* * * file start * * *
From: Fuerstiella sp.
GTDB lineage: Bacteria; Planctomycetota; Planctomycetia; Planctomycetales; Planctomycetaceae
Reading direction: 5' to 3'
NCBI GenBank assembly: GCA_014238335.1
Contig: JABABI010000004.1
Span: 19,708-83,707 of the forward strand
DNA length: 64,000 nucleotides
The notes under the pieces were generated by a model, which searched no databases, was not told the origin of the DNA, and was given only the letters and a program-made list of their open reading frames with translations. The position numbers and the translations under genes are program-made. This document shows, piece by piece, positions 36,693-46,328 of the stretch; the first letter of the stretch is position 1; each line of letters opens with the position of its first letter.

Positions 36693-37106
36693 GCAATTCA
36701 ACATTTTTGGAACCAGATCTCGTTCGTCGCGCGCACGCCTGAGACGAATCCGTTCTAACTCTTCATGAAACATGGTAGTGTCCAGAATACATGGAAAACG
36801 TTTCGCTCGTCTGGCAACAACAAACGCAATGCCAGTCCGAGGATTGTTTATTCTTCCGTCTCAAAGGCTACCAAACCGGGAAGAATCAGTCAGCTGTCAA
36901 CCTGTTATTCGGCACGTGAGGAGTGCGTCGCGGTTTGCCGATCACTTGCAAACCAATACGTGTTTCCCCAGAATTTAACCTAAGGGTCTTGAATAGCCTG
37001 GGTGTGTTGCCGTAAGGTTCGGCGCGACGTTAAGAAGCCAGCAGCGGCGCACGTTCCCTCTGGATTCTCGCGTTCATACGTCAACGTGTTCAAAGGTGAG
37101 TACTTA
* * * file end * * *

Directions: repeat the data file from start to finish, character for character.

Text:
From: Fuerstiella sp.
GTDB lineage: Bacteria; Planctomycetota; Planctomycetia; Planctomycetales; Planctomycetaceae
Reading direction: 5' to 3'
NCBI GenBank assembly: GCA_014238335.1
Contig: JABABI010000004.1
Span: 19,708-83,707 of the forward strand
DNA length: 64,000 nucleotides
The notes under the pieces were generated by a model, which searched no databases, was not told the origin of the DNA, and was given only the letters and a program-made list of their open reading frames with translations. The position numbers and the translations under genes are program-made. This document shows, piece by piece, positions 36,693-46,328 of the stretch; the first letter of the stretch is position 1; each line of letters opens with the position of its first letter.

Positions 36693-37106
36693 GCAATTCA
36701 ACATTTTTGGAACCAGATCTCGTTCGTCGCGCGCACGCCTGAGACGAATCCGTTCTAACTCTTCATGAAACATGGTAGTGTCCAGAATACATGGAAAACG
36801 TTTCGCTCGTCTGGCAACAACAAACGCAATGCCAGTCCGAGGATTGTTTATTCTTCCGTCTCAAAGGCTACCAAACCGGGAAGAATCAGTCAGCTGTCAA
36901 CCTGTTATTCGGCACGTGAGGAGTGCGTCGCGGTTTGCCGATCACTTGCAAACCAATACGTGTTTCCCCAGAATTTAACCTAAGGGTCTTGAATAGCCTG
37001 GGTGTGTTGCCGTAAGGTTCGGCGCGACGTTAAGAAGCCAGCAGCGGCGCACGTTCCCTCTGGATTCTCGCGTTCATACGTCAACGTGTTCAAAGGTGAG
37101 TACTTA